Wednesday, February 15, 2017

Bragging Rights

When he was in the house, [Jesus] asked them, “What were you arguing about on the road?” But they kept quiet because on the way they had argued about who was the greatest.

Sitting down, Jesus called the Twelve and said, “Anyone who wants to be first must be the very last, and the servant of all.”
Mark 9:33-35


The disciples wanted to be first and greatest. They wanted pride of place and the material success that goes along with it. This is the way of our world. In fact, it's hardwired into our sinful nature. We don't have to teach our children to be this way. It comes naturally to them. As I work with children I see it regularly. They all want to be the line leader for the day. They want to be able to do the best cartwheel in their class. They want to get better grades than their friends. Those who win often brag and those who come in last place are often made fun of.

Sadly, many of us never outgrow this behavior. Even as adults we compete to claw our way up the social or corporate ladder. Men and women have proven over and over again that they will do anything to get ahead, to be first, to be the greatest. This is the way of our world. But Jesus shows us a better way.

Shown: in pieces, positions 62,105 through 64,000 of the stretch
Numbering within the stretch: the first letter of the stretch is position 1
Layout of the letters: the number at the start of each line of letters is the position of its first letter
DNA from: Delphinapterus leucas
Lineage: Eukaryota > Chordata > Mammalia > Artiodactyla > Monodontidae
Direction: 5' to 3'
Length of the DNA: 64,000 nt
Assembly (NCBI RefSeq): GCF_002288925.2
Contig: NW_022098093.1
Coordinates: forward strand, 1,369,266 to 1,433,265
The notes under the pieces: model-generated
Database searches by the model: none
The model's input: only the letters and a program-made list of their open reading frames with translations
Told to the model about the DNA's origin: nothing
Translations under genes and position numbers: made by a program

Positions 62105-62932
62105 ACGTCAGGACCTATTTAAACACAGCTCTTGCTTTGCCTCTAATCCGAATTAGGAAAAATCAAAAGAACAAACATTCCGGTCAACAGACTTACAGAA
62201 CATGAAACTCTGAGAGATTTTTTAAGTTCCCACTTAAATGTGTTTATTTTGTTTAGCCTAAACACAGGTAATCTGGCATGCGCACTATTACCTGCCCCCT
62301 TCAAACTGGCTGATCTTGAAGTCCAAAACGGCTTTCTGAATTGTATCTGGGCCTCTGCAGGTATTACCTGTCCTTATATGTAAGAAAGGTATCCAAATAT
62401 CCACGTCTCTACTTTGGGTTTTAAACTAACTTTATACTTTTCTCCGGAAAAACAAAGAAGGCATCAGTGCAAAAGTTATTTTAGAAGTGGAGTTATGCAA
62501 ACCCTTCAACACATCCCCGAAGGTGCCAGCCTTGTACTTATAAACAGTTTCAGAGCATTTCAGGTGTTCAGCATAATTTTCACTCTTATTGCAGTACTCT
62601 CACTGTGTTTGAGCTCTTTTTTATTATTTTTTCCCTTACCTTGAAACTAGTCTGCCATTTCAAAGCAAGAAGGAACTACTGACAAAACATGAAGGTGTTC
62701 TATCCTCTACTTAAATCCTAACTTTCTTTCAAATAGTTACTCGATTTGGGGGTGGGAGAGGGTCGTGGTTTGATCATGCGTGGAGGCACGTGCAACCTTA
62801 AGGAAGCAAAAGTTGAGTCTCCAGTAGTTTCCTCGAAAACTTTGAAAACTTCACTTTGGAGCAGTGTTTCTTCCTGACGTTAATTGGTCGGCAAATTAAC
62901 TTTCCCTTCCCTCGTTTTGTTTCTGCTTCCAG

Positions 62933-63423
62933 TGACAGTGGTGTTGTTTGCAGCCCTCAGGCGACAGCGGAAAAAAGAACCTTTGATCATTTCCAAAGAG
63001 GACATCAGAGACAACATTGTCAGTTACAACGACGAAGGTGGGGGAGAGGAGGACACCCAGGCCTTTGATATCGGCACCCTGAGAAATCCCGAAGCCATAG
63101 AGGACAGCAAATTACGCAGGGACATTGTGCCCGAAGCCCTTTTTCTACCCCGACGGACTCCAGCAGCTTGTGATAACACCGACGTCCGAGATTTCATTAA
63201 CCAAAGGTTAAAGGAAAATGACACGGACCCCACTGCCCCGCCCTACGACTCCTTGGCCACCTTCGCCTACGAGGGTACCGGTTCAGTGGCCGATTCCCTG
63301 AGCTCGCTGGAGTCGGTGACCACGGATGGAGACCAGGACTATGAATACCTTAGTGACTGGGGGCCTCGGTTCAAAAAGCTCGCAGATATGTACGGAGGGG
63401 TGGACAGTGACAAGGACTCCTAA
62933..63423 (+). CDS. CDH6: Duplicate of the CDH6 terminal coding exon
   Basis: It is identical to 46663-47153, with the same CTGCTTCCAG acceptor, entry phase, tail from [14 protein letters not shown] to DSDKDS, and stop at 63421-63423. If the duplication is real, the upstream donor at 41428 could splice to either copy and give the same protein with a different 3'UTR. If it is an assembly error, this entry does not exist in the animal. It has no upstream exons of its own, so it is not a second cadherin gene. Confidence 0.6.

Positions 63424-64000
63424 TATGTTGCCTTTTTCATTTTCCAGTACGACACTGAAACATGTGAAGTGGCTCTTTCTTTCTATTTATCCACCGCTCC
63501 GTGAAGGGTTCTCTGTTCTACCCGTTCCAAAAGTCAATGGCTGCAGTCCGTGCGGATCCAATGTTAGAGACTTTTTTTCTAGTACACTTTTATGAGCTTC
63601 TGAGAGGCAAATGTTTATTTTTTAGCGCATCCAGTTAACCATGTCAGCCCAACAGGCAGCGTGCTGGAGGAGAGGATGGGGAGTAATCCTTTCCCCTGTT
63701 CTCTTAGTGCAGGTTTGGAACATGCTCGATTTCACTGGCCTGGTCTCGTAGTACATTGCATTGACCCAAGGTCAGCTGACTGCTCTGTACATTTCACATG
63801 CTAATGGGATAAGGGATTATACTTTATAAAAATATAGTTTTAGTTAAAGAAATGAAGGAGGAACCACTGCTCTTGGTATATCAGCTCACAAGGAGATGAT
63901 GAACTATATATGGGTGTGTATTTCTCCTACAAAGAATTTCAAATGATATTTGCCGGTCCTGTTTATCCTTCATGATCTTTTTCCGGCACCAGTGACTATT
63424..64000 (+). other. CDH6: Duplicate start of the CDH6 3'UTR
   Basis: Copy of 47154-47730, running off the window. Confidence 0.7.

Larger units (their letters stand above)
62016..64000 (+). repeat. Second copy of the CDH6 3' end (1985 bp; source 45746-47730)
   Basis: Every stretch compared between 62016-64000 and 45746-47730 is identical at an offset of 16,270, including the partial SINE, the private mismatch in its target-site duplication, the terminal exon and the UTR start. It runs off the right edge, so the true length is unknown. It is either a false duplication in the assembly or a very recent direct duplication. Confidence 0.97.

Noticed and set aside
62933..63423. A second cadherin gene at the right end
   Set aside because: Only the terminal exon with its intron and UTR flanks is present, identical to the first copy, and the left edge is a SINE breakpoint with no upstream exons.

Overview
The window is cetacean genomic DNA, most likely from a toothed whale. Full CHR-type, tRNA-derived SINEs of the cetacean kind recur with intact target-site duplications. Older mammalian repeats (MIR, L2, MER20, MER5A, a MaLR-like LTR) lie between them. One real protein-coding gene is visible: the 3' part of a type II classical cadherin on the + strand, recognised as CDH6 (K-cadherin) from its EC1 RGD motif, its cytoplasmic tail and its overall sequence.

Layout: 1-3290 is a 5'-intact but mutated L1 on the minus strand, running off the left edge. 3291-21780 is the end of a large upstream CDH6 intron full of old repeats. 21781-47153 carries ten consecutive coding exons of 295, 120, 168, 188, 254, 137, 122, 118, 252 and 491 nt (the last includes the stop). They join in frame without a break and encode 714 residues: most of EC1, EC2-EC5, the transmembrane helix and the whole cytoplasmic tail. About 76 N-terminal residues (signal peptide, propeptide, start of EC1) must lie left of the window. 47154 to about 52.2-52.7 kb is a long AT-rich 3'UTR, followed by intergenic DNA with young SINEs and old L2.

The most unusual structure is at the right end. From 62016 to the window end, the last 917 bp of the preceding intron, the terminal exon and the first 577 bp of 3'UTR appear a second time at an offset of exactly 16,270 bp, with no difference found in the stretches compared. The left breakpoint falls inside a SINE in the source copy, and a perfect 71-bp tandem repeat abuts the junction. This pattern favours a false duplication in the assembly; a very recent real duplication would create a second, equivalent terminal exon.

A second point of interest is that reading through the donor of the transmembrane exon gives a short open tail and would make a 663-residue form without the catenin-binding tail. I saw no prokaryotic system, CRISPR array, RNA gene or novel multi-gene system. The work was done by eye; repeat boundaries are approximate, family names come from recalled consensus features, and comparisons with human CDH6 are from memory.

He says, "I came not to be served but to serve and to give my life as a ransom for many" (Mark 10:45). As we read the gospels we never find Jesus bragging. Never do we see Him showing off (though the Devil tempted Him to in Matthew 4:5-7). Though He was incredibly poor in material possessions, we never find Him using His spiritual riches to leverage worldly success. (The Devil also tempted Him with worldly success in Matthew 4:8-10). Not once do we hear Jesus say, "I will restore your eyesight... for $50."